This podcast accompanies the Global Classroom for Critical Care Nurses: fortnightly lectures on core curriculum topics delivered by experts from around the world. Lecture 2 is by Stijn Blot, Research Professor at Ghent University, Belgium. Main take-home messages: Administer the first antibiotic dose as soon as possible. In cases requiring a switch in antibiotic therapy, verify whether the reason is de-escalation or inappropriate therapy. Use a controlled infusion, especially for concentration-dependent antibiotics. Respect dosing schedules of time-dependent antibiotics. Start continuous infusion of antibiotics together with the loading dose. Do not interrupt a continuous antibiotic infusion. Consider stability of antibiotic agents in case of continuous infusion. In intermittent antibiotic therapy, deal with dead-space problems.
Critical Care Nursing: Lecture 1
This podcast accompanies the Global Classroom for Critical Care Nurses: fortnightly lectures on core curriculum topics delivered by experts from around the world. Lecture 1 is by Kathleen Vollman, Critical Care Nursing specialist, educator and consultant, USA. Main take-home messages: Incidence of ARDS is higher than we thought Misdiagnosis is more frequent leading to late application of the evidence based supportive care. Frequent assessment of PaO2/FiO2 ratio by nurses can trigger a discussion around earlier diagnosis Keys to therapy to minimize lung injury from the ventilator and biotrauma include; low tidal volume ventilation, PEEP between 10 and 15 cm H2O based on using the FIO2/PEEP table from the ARDS network, prone positioning early in the course if P/F ratios < 150. There is no cure at this time, so the 8 P’s of supportive care can help the patient survive the critical illness and demonstrate improved long-term outcomes. Patient with ARDS are likely to experience the Post Intensive Care Syndrome therefore it is important to educate the patient and family what to expect and while in the ICU focus on consistent delivery of the ABCDEF bundle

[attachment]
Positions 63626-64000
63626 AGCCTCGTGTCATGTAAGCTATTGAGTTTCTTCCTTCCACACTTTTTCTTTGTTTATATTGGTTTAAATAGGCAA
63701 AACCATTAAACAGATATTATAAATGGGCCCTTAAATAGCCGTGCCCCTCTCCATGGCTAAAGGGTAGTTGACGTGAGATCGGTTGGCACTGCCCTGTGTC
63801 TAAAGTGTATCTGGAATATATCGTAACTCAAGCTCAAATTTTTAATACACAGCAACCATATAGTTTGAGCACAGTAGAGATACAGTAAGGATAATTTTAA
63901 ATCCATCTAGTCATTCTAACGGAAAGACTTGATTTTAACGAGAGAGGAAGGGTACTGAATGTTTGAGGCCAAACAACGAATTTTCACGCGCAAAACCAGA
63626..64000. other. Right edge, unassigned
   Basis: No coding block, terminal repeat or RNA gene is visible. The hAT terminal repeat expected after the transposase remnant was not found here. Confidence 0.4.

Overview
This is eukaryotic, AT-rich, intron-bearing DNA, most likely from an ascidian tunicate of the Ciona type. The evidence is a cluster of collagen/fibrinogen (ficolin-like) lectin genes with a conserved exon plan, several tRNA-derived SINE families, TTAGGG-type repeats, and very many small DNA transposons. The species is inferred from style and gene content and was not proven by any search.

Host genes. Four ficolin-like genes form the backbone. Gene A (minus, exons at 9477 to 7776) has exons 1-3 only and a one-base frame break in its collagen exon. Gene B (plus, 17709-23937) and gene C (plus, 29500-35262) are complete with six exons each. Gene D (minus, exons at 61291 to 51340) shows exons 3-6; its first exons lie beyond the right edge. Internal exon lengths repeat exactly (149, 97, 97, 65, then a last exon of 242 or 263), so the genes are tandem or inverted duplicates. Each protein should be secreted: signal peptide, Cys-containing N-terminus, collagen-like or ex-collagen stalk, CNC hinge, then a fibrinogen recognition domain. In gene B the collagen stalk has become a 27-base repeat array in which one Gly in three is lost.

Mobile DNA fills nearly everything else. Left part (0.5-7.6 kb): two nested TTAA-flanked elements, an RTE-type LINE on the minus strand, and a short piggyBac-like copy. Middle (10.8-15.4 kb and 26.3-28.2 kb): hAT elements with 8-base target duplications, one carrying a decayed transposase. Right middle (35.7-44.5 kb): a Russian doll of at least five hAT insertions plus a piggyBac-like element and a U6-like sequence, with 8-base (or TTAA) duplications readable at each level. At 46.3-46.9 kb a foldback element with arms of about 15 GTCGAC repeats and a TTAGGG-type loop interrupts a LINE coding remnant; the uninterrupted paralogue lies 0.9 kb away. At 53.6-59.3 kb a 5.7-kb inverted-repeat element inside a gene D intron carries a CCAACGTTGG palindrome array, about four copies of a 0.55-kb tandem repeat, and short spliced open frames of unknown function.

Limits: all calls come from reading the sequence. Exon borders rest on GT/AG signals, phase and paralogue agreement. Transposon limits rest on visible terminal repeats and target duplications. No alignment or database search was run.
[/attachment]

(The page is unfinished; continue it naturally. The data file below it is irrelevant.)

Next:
Episode 9: Ged Williams
Professor Ged Williams Ged is a Professor of Nursing, currently working as a Nursing and Allied Health Consultant in Abu Dhabi. He was Founding Chair & Past President of the World Federation of Critical Care Nurses and Former Director of the World Federation of Societies of Intensive Care & Critical Care Medicine. He has qualifications in midwifery, critical care nursing, Public Sector Management, Company Directorship, a Masters in Health Administration and a Masters in Law. He has published over 80 peer-reviewed journal articles and book chapters and is regularly involved in strategic nursing and health activities at the state, national and international level.
Episode 8: TBS19 Day Three
The Big Sick Conference is gathering of top Critical Care Experts from around the world. It takes place over three days in Zermatt, Switzerland. This episode aims to capture some of the learning from the conference. Eoghan gathers summaries from some of the speakers as well as some take-home points from the attendees. Speakers included in this talk include: Sundeep Dhillon Hermann Brugger Matthieu Komorowski
Episode 7: TBS19 Day Two
The Big Sick Conference is gathering of top Critical Care Experts from around the world. It takes place over three days in Zermatt, Switzerland. This episode aims to capture some of the learning from the conference. Eoghan gathers summaries from some of the speakers as well as some take-home points from the attendees. Speakers included in this talk include: Zach Shinar Jostein Brede Niklas Nielsen Geir Strandenes Philip C. Spinella Patrick Thomson
Episode 6: TBS19 Day one
The Big Sick Conference is gathering of top Critical Care Experts from around the world. It takes place over three days in Zermatt, Switzerland. This episode aims to capture some of the learning from the conference. Eoghan gathers summaries from some of the speakers as well as some take-home points from the attendees. Speakers included in this talk include: Søren Steemann Rudolph Anna Milton Caroline Leech Tim Harris Sophie Hamada